Tag Archives: gratitude

Still Growing–Somehow

I had a lovely day of thanks giving yesterday with a small but sincere gathering of open hearts.  Threads of conversation–any tendril available to anyone at any time–an undulating web of compassion.

If it sounds lively, it was; that in it itself was a banquet.

And we were mindful of it. Our gratitude perhaps best expressed by a thoughtful young woman who reminded us “we’re going to be okay.”  I am decades older than she but if this woman who works with and for the planet believes, then I’m with her.

If you’re still intact, if you’re still viable

it means you’ve been growing somehow.

That all of the impressions of life

have landed and stuck somewhere.

Bill Murray

No one at this gathering is untouched by the results of the 2016 election but there was a frame of equanimity around this Thanksgiving Day, an impression not soon forgotten. Who knows yet its depth. My Innisfree 081016

Aim for Even posts offer equanimity in daily doses. No day or dose is ever the same, even if the aim is. You may read about the origins of Aim for Even here or on this site’s About page.

 

 

In the Giving of Thanks

The aroma of life is a heady one, the stuff of banquets. We need not starve ourselves with conditions, certain ways to partake. Why save it all up for a Thanksgiving dinner eaten off plates used once a year?larch-in-autumn-1212

Is the every day celebration of being alive not enough? What has more worth?  

The zest of life is in each moment—such a heady aroma–free of conditions and expectations. Only we bring those to the table. Why not partake of the banquet as delivered?

Gratitude unlocks the fullness of life.

It turns what we have into enough, and more.

Melody Beattie

And the best part? Life delivers daily.   

Aim for Even posts offer equanimity in daily doses. No day or dose is ever the same, even if the aim is. You may read about the origins of Aim for Even here or on this site’s About page.

Turning Down a Day of Chase with Gratitude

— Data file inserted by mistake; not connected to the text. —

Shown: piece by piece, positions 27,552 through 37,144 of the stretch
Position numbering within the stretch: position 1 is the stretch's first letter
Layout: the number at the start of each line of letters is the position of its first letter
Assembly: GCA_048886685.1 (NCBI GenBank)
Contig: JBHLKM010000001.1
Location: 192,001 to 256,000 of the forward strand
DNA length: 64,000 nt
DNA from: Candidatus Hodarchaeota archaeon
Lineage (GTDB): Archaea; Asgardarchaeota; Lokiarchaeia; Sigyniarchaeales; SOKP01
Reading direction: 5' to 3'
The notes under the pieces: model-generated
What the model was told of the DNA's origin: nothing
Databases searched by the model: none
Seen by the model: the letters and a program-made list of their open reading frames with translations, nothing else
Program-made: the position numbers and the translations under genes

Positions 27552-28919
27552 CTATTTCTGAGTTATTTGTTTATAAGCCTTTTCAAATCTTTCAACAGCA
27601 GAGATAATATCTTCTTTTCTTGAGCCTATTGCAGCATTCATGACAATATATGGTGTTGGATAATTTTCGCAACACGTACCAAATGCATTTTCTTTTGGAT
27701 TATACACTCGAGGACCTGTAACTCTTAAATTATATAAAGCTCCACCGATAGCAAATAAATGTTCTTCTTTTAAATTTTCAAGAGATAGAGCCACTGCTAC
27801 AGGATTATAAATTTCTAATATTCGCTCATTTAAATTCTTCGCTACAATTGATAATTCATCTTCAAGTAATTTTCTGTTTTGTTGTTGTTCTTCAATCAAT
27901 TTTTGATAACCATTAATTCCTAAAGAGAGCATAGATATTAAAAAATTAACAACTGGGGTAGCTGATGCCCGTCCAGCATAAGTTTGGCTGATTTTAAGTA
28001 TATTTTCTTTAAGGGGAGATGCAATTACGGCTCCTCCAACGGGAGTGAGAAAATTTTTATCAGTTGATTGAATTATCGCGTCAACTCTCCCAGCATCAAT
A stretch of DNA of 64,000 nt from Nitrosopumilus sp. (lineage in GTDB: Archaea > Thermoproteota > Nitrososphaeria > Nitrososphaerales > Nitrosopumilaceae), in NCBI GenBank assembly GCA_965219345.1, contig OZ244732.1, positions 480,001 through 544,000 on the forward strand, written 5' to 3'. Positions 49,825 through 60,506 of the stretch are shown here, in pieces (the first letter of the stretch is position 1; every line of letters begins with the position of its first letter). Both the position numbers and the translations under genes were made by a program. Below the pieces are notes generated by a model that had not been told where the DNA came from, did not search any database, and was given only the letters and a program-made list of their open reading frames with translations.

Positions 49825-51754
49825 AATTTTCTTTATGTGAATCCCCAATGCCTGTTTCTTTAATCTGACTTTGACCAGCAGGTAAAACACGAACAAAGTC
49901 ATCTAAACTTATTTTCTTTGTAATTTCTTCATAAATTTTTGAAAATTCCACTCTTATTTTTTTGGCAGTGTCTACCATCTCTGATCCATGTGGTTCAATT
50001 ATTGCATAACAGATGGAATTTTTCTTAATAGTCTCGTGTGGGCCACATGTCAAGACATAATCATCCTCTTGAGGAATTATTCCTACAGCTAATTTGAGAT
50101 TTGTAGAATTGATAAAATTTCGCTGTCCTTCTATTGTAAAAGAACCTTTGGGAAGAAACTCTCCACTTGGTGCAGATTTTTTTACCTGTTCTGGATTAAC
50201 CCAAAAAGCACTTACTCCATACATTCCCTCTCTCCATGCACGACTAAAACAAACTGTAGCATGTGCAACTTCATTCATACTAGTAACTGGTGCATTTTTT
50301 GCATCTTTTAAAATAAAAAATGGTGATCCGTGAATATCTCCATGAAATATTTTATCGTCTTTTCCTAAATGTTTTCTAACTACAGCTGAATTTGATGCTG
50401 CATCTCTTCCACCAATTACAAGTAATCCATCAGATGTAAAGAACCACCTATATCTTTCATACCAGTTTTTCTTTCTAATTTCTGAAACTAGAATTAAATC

I woke up weary. It happens. If I’m not mindful, the day will get lost in “if only”–escape scenarios–unsettled energy, swirling first in one direction then another, a day of chase.

I am reminded of Pema Chodron’s observation regarding Buddhist teachings: they keep telling us we “don’t have a lot of time to waste.”

That we create scenarios of escape–the if only–Chodron says is “the greatest poison.” After all, in escape we exit the life we’ve been given for one we think we can create.

The teachings try to scare us into waking up to how

little time there is and to the preciousness of human birth.

Pema Chodron

hawk-3“If only” does have some merit; it is capable of scaring us. And often does. All we need to do is create a scenario—Chodron gives examples of losing one or more of our senses—where life as we knew it is completely and irreparably changed.

Within this context, waking up weary seems a mere wallowing. There is a softening of my heart. Gratitude streams in, so much brighter than any scenario I was creating.

Gratitude pushes open the door of equanimity when a closed mind would rather wrap itself around its own creations. The atmosphere is charged with curiosity. Despair deflates.

Rumi reminds us that expressing gratitude in our lowest moments allows us to discover a “secret path” known to no other.

You can’t see it yet but so many paradises

are at the end of this path.

Rumi

Curiosity immerses us in the day we have, no longer a captive of “if only.” Escape cannot withstand the light.

Aim for Even posts offer equanimity in daily doses. No day or dose is ever the same, even if the aim is. You may read about the origins of Aim for Even here or on this site’s About page.